“I hear much about the doctrine of grace,” writes a gracEmail subscriber. “Can you give me a good definition of what it really means?”
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We must never think of divine grace as some impersonal, abstract reality which can be defined and discussed apart from a relationship between two or more real living persons. Grace is nothing less than the undeserved mercy and kindness which the living God pours out freely on all who entrust themselves to him as known through his Son Jesus Christ, surrendering to the Father their sins, their merits and their lives for his disposition and control.
In Jesus Christ, God reveals himself as the Judge who possesses life-and-death power, but who is ready, even eager, to forgive those who repent. He is the Father who waits with fresh robe, ring and fattened calf for his wandering children’s return. He is the Physician who heals because he cares and loves. Jesus shows us God the Almighty who becomes a human infant, weak and dispossessed, to save those who have no strength themselves. He reveals God as the offended deity who, incarnate in the Messiah, embraces the offenders’ guilt, then personally accepts, absorbs and annuls sin’s horrible consequences until his own body is broken and his own blood poured out on a Cross.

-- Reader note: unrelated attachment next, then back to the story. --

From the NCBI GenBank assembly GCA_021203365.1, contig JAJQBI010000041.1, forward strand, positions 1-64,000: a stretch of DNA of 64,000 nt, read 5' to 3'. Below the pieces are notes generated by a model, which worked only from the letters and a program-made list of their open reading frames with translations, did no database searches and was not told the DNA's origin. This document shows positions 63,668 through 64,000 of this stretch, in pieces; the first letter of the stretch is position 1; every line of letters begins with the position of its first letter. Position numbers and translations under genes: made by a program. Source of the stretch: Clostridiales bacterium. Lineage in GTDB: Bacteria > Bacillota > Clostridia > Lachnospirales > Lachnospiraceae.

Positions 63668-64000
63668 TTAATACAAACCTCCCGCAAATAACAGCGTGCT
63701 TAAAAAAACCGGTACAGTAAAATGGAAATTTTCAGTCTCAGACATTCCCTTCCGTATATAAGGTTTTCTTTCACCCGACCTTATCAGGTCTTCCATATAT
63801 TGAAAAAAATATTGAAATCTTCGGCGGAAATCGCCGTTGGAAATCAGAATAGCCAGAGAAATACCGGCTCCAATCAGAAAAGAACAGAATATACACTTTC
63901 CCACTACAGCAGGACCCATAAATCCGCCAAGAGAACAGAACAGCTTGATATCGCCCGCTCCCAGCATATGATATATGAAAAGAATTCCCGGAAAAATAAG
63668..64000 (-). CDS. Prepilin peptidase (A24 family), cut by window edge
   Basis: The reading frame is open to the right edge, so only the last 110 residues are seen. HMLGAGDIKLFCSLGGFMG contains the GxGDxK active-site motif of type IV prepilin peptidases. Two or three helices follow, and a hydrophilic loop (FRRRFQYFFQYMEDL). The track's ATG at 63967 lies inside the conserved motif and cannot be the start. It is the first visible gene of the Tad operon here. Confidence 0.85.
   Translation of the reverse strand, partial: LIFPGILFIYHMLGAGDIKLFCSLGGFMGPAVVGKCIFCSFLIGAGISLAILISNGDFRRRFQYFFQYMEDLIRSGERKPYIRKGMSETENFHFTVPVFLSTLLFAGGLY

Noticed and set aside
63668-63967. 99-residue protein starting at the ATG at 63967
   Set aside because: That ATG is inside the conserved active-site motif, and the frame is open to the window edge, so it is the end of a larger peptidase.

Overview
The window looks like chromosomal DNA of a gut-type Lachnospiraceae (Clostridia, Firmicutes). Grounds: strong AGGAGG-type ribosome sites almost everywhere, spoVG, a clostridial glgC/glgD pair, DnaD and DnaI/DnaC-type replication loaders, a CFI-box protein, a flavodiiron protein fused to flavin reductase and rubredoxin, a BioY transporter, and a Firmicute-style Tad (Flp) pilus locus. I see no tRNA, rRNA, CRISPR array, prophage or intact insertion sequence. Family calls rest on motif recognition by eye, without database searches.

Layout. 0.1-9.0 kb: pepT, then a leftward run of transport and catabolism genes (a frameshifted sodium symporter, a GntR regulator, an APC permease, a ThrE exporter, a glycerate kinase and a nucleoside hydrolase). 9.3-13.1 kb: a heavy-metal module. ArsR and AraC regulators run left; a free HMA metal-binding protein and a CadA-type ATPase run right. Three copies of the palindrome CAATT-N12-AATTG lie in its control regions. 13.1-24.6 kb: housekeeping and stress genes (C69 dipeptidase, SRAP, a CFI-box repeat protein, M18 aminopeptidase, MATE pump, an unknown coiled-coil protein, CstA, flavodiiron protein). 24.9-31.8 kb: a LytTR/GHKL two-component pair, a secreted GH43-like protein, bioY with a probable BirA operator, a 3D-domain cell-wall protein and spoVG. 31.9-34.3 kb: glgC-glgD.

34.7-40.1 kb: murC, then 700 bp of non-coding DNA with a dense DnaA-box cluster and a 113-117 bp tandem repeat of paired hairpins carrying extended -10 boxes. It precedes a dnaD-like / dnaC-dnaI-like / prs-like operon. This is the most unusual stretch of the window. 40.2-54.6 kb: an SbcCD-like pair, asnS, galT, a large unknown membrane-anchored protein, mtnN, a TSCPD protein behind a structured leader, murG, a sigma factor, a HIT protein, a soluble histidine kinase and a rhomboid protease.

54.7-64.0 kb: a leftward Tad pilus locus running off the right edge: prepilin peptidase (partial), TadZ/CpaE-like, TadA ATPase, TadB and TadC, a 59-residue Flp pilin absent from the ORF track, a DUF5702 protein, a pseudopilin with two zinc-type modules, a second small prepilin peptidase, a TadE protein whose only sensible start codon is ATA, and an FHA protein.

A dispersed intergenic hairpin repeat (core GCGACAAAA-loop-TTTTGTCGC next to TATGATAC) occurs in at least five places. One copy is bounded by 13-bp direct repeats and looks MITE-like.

“Grace” is not just a theory, a concept or a doctrine. It is God-in-Christ-for-sinners. Nothing we do can earn it, create it, or make it happen. We can only receive it with the empty hands of faith, trusting God and relying on his promise that he has forgiven our sins and has accepted us for Jesus’ sake. Until we do that, all our rules, requirements, conditions and obligations only miss the point and waste our time. But when we do trust the gospel promise that God receives sinners, we may happily entrust ourselves to such a God — eager to seek and to know what pleases him, confident of his goodness and of his love.